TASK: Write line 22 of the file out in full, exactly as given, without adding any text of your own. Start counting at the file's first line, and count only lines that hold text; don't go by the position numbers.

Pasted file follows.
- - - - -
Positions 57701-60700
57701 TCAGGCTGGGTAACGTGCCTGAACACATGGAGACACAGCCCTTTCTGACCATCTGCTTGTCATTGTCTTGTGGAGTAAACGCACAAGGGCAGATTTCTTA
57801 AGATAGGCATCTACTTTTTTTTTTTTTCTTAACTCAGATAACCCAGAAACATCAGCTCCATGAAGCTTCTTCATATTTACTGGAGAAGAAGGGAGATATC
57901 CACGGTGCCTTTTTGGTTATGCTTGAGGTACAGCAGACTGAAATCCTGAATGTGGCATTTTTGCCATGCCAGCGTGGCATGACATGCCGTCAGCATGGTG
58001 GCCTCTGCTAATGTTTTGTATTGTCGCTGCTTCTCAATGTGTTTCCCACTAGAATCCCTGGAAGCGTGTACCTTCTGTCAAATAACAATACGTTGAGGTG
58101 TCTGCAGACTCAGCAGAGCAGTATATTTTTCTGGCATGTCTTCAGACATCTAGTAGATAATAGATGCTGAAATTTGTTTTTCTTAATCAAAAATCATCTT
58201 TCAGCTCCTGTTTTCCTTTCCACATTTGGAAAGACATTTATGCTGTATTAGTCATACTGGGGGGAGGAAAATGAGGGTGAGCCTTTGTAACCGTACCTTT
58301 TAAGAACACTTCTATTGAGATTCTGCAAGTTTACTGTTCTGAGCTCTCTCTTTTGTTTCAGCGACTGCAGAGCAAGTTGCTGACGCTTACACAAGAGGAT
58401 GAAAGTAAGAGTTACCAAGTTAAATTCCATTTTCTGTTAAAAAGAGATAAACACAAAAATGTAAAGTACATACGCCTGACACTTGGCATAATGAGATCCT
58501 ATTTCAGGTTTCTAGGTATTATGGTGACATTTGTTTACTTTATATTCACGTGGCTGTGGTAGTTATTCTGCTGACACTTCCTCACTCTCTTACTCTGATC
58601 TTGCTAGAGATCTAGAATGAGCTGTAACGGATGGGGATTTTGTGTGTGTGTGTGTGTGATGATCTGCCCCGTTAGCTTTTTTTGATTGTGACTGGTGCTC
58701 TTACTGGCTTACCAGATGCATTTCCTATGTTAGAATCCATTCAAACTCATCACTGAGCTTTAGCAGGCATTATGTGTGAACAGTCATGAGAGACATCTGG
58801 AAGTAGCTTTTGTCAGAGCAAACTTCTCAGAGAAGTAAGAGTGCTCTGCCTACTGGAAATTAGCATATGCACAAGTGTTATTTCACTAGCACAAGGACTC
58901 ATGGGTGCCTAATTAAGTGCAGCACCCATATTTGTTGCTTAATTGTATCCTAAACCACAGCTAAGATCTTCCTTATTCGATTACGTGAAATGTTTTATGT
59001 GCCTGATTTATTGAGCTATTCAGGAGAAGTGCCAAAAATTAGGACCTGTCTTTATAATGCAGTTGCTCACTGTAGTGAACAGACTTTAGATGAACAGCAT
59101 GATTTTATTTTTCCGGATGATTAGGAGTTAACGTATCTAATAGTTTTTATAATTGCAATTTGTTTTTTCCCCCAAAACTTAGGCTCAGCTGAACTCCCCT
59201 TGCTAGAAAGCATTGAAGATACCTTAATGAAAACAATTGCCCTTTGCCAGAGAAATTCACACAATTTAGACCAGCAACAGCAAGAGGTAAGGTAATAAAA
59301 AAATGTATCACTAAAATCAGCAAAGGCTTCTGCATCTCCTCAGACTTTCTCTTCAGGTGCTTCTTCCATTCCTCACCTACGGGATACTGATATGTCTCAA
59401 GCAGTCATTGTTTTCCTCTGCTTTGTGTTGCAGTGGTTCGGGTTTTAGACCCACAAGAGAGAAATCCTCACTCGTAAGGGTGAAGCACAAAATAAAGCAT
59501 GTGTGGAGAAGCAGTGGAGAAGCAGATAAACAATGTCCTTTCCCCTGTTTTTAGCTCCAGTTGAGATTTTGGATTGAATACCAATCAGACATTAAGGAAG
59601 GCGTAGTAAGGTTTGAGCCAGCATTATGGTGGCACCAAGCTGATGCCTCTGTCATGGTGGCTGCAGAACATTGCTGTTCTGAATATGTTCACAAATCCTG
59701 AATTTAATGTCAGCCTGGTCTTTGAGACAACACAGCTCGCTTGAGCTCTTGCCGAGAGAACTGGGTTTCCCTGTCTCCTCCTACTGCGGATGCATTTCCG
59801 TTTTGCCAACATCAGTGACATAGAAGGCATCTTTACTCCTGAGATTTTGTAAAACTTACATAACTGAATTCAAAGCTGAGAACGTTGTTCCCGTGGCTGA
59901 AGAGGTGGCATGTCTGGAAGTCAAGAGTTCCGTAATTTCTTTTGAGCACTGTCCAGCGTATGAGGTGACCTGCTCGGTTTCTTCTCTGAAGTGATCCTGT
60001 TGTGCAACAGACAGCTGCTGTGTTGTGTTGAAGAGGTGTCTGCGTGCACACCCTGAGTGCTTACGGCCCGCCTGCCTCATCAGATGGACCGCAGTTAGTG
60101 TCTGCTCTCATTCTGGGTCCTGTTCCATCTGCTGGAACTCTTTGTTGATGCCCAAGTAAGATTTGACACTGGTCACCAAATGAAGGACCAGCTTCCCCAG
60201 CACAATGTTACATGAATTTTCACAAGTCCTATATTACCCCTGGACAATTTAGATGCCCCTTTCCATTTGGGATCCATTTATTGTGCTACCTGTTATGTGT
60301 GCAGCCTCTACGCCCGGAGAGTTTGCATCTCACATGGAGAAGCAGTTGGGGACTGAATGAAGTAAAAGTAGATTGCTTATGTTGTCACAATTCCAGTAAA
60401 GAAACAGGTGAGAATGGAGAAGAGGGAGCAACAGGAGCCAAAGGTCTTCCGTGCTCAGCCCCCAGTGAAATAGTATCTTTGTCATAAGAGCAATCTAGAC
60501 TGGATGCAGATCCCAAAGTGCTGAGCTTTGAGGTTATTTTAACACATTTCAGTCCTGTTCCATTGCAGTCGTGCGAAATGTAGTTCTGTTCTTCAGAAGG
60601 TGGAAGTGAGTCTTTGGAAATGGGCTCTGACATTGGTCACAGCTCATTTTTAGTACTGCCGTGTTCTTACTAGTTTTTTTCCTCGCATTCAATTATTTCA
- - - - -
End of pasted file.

59701 AATTTAATGTCAGCCTGGTCTTTGAGACAACACAGCTCGCTTGAGCTCTTGCCGAGAGAACTGGGTTTCCCTGTCTCCTCCTACTGCGGATGCATTTCCG